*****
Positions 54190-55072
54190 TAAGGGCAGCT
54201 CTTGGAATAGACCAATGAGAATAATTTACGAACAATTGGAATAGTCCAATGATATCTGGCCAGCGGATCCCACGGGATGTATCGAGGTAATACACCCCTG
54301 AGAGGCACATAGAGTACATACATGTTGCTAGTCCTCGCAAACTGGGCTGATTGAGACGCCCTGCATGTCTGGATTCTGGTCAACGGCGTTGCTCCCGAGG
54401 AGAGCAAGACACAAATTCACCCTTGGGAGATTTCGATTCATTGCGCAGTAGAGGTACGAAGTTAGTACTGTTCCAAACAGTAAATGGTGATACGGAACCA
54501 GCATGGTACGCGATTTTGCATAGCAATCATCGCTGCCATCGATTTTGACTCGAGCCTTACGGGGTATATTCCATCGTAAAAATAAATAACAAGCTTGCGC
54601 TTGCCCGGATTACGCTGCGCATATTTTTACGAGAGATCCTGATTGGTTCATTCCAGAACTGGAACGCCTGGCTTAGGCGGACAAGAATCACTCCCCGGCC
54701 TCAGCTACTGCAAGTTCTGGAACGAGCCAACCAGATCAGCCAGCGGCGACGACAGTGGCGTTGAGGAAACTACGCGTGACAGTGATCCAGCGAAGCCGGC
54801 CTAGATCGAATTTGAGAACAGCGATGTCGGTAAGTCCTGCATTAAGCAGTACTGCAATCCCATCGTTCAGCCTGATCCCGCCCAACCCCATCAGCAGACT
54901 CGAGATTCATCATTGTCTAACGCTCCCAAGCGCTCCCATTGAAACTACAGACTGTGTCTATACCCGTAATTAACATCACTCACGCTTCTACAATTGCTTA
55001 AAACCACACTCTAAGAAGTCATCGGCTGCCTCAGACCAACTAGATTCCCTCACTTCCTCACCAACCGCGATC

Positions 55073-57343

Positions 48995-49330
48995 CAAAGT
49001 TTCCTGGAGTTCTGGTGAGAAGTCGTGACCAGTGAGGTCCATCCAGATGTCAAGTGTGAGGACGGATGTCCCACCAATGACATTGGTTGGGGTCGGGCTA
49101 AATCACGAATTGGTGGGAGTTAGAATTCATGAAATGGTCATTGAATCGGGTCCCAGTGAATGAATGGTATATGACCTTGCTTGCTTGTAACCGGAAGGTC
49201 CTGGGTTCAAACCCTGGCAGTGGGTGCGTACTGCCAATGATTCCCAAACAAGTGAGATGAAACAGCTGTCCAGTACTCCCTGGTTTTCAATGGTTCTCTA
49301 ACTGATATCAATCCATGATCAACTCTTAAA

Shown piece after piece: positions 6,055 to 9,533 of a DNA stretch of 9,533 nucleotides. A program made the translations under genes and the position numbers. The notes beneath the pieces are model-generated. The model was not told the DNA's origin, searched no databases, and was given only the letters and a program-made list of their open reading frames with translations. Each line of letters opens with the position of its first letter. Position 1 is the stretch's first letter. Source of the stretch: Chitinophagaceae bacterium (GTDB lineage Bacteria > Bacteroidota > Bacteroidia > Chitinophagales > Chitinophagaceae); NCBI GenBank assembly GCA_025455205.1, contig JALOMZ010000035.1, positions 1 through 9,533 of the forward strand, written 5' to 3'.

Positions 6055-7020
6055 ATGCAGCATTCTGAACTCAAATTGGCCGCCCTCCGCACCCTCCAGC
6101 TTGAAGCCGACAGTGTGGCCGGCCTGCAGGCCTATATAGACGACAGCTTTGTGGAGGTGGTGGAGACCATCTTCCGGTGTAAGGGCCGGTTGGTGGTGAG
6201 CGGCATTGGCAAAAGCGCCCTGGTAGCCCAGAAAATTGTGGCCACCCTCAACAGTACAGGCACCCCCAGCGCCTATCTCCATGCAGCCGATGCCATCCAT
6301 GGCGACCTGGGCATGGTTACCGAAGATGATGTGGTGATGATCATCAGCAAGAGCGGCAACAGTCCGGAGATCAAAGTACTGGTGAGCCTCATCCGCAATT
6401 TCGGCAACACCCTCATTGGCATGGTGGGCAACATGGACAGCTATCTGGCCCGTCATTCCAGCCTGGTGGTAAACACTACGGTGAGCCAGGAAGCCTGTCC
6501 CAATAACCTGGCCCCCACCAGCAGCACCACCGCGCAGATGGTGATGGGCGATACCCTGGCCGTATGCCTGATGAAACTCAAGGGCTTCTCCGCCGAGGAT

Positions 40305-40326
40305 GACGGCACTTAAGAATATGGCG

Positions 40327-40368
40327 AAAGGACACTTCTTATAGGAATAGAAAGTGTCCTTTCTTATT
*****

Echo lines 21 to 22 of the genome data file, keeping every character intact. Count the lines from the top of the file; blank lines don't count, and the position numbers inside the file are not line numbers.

6055 ATGCAGCATTCTGAACTCAAATTGGCCGCCCTCCGCACCCTCCAGC
6101 TTGAAGCCGACAGTGTGGCCGGCCTGCAGGCCTATATAGACGACAGCTTTGTGGAGGTGGTGGAGACCATCTTCCGGTGTAAGGGCCGGTTGGTGGTGAG